Coen Welsh | Aug 9, 2017 | 0
Development Bank limits participation in equities
The Development Bank of Namibia(DBN) says it has made a conscious decision to limit its participation in the equities market to 10% of the bank’s total investment portfolio.
Acting CEO, Martin Inkumbi said although the bank invests in equities of a strategic nature besides the loans it gives to SMEs and other corporate clients, a decision was taken by the bank’s management to limit its exposure in the equities market for strategic reasons. In line with the policy, 93% of the bank’s total investments are currently in loans and 7% in equity.
Inkumbi said the decision was taken due to the “small” nature of the bank’s balance sheet which stands at around N$2 billion, and also with one eye on the possible changes to the way the bank is capitalised.
He said: “Our strategy is that: Of our total investment, 90% should be in loans then 10% can be equity. There are reasons for splitting it that way at the moment. More so because of the balance sheet of the bank. With equity you are in there for a long term; there is no cash flow coming into the bank for some time. They [equities] also have a very high risk in the sense that you never know whether that business will succeed or not. We are also at a stage were we are positioning ourselves as a bank to be able to raise money on the market in the near future when the treasury says, well we have capitalised you enough, now run on your own.”
Inkumbi pointed out that in the event that funding from the treasury stops and the bank has to raise money on the market or borrow money from institutional investors, it was imperative for the bank to have a balance sheet that is attractive. “They [investors] look at your balance sheet and say: are you having performing assets, are you having investments that are bringing you returns that are predictable and so on?”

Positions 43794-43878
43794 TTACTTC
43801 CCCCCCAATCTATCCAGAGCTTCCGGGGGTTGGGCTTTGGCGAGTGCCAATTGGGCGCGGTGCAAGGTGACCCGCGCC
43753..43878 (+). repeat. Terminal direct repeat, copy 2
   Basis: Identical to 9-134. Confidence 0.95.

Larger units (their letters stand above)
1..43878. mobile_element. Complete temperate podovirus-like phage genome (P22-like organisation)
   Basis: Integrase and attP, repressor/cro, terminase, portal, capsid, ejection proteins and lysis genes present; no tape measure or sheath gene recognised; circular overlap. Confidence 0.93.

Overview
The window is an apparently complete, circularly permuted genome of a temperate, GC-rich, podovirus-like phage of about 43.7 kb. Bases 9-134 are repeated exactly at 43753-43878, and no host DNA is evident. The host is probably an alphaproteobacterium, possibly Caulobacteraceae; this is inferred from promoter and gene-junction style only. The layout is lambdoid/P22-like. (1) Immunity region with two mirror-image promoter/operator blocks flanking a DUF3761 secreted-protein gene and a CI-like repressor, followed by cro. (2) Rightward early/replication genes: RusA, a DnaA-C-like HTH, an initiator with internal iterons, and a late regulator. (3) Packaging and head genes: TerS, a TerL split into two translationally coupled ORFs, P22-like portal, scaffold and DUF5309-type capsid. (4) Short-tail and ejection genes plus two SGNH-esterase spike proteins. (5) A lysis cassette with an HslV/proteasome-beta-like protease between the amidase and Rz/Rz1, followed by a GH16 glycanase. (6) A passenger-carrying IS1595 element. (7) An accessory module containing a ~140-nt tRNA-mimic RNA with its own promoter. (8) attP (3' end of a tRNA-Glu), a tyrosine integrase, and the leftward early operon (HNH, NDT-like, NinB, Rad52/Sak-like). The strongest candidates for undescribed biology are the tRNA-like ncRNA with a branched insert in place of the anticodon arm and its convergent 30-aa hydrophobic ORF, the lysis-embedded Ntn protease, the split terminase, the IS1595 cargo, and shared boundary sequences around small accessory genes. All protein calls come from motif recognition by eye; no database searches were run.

He stressed that it is easy to convince investors if the majority of the bank’s investments are in debt because debt has to be repaid according to certain schedules and there is also security to cover the debt.
“So an investor who’s putting money in the bank that has got a balance sheet that is sound and attractive knows that they can get their money back, and also by what time and therefore they can charge a reasonable return on their investment.”
He said having a balance sheet that does not look attractive will result in demand for high returns from investors which will make the bank’s loans unattractive.
Inkumbi said the decision to take up equity in businesses was taken for various reasons. “One is obviously there are certain businesses at a stage where they need equity rather than debt. For example, if the business has got too much debt, it cannot afford debt, but if you put in money in the form of equity then that money doesn’t need to be paid immediately.
“We also take up equity investments primarily in businesses that we see as very strategic for the economic development of the country like Ohorongo. Any business that is involved in value addition, we consider that very strategic.”
Inkumbi said he was happy with the bank’s flagship investment in the Ohorongo Cement factory.
He said: “We do believe that making cement available is very important for our construction industry and for our infrastructure. It’s hopefully an industry that can also have a transfer of technology and skills. So we feel that it is an ideal strategic industry.”
Although the bank has taken the decision to invest in strategic businesses, Inkumbi emphasised that the DBN does not want to be shareholders in a business for a long time. “We do not want to be shareholders forever. We have an exit strategy that after ten years we can give back the shares either to the owners of the business or to any other group.”
The bank also said it has set a maximum shareholding ceiling of 26% in any company as long as it gives it an opportunity to have a representation on the board. “It is not our objective to be the majority owner of the business. We don’t want to run a business, we are bankers. The management and operations of a business should be driven by the owners of the business,” Inkumbi said.